Punjab and Haryana High Court: Arun Monga, J. allowed the petition where the petitioner prayed that the respondents must blur the name of the bank in their movie, as they had already done for the sponsored bank i.e. Punjab National Bank.

The petitioner, a Regional Rural Bank sponsored by Punjab National Bank, with 35% stakes therein, issued a writ of mandamus commanding the respondents to not release a Punjabi Movie named “Daaka”. The ground on which they were seeking this relief was that the petitioner Bank was depicted in a poor and shabby condition which led to the plot of committing a robbery in the Bank in the movie.

The petitioner submitted that the material used in the film i.e. banners/posters/calendars were a verbatim copy of the originals which were actually used by the Bank. Even the uniform of the Security Guard shown in the movie was exactly the same. The name of the sponsored bank i.e. Punjab National Bank also finds mention below the name of the petitioner bank but that was intentionally blurred in the scenes. Whereas, the petitioner Bank which is an independent entity and has a reputation of its own and is operating through many as 416 branches in State of Punjab, would be adversarially effected qua its image with the rural population which has faith in the banking services being offered by it, in case its name is not blurred as has been done for Punjab National Bank. Blurring the name of Punjab National Bank was a clear pointer that the respondents were conscious that the actual name was not to be mentioned.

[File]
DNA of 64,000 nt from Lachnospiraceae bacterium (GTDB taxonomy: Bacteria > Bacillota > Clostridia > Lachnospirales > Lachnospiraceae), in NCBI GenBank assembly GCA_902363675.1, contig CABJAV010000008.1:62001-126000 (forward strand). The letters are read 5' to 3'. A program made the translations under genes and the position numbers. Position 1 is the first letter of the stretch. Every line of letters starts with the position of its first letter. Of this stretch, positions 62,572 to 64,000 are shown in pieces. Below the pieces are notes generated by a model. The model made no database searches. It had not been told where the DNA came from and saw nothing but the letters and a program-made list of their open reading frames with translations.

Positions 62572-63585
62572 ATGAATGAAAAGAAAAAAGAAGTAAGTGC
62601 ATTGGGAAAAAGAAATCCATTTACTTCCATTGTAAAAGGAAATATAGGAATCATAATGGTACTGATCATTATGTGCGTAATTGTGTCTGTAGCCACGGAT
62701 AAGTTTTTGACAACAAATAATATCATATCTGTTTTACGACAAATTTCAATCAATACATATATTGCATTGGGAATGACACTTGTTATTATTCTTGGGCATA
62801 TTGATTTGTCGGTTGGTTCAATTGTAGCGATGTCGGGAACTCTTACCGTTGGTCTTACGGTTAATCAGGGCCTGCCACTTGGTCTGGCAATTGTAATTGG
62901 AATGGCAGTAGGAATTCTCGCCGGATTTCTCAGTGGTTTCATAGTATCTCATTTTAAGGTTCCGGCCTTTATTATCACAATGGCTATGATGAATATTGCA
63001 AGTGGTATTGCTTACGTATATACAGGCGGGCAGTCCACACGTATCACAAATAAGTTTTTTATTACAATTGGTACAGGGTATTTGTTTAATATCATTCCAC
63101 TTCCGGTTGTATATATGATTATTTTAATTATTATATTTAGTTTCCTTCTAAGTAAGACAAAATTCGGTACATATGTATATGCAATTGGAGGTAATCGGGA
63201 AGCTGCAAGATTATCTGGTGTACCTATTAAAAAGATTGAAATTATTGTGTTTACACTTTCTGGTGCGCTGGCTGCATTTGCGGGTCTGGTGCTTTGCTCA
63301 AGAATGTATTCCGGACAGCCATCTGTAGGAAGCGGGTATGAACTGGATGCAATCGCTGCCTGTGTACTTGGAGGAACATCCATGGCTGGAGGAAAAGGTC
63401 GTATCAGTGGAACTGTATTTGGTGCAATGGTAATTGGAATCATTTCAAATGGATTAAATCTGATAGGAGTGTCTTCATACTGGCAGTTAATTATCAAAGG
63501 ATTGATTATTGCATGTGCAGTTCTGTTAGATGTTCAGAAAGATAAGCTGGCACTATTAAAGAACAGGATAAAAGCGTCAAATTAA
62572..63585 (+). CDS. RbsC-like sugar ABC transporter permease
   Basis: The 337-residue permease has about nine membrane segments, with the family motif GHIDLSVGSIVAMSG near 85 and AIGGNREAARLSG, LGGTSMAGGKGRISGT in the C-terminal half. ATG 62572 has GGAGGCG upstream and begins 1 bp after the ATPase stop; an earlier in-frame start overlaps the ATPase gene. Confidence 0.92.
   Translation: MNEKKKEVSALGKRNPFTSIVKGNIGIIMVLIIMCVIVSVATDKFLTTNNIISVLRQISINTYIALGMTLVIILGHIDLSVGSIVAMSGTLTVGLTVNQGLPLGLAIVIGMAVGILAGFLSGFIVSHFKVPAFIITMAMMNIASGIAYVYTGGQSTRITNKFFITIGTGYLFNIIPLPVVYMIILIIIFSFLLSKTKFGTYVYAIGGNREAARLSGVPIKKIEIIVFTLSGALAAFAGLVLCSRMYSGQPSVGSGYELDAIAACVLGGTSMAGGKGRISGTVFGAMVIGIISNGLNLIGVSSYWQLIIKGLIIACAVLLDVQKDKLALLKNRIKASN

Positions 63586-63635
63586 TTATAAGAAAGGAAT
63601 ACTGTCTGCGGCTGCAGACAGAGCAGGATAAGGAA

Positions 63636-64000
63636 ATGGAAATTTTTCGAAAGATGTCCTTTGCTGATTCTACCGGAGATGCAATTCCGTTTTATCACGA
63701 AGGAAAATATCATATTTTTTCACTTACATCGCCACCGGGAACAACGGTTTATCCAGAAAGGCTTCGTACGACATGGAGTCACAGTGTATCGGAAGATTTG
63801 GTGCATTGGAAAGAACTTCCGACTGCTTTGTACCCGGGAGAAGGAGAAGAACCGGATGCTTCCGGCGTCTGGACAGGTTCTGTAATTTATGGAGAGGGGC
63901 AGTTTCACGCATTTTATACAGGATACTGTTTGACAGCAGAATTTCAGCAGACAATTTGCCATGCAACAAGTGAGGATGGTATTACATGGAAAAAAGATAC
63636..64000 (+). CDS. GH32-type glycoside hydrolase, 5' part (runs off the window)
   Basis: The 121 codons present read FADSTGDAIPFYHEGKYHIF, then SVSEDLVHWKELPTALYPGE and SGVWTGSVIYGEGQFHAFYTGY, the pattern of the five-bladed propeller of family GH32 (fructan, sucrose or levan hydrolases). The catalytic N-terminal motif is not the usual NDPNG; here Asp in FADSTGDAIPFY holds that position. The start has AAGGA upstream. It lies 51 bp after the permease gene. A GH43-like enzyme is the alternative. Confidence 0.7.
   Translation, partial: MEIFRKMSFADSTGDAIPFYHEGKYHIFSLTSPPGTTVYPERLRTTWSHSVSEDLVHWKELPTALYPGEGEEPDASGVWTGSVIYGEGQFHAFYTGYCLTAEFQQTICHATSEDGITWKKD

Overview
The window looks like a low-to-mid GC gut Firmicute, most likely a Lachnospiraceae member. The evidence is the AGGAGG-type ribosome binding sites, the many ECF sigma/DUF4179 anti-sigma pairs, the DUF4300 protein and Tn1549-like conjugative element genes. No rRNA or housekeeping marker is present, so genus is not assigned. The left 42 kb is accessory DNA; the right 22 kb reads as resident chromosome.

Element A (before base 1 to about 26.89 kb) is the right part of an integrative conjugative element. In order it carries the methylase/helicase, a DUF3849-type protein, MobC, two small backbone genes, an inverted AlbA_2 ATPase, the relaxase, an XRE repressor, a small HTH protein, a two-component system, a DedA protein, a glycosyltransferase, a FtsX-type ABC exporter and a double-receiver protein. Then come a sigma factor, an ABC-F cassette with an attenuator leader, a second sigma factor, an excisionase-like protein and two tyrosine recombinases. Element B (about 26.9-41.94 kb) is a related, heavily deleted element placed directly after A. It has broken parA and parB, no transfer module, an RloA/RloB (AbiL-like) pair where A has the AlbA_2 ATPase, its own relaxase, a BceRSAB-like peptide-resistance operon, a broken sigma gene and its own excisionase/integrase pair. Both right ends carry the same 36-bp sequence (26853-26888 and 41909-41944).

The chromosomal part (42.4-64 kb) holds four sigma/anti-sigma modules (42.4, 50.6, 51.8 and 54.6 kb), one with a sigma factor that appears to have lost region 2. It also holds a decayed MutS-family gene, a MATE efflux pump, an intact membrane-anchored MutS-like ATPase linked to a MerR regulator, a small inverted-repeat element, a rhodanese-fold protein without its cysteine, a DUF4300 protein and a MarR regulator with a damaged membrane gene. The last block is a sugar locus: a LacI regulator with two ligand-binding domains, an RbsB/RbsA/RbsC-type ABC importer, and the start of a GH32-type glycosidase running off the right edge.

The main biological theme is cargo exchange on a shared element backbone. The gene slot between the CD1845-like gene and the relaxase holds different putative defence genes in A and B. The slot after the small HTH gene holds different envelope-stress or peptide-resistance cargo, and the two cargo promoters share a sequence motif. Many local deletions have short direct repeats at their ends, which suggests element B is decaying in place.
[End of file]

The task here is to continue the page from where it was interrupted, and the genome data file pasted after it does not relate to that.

The Court stated that in the ordinary course, no interference would have been warranted in extraordinary writ jurisdiction vested under Article 226 of the Constitution of India. However, the respondents did not take permission from the Bank before actually displaying the name, logo, banners, and calendars in the movie. The Court relied on the Judgment rendered by Delhi High Court in ICICI Bank Ltd. v. Ashok Thakeria, 2013 (43) RCR (Civil) 828 where the Court observed that commercial disparagement of the services of an entity which adversely affects and tarnishes their goodwill, reputation and brand equity associated with the plaintiff’s well-known trademark should not be allowed.

In the present case, the name of the bank is exactly the same as in the movie and has been purportedly shown in a bad light in the movie. Therefore, the Court held that it would be equitable and in the interest of justice to direct the respondents herein to blur the name of the petitioner bank, as has been already done for the sponsored bank. [Punjab Gramin Bank v. Union of India,  2019 SCC OnLine P&H 2107, decided on 28-10-2019]

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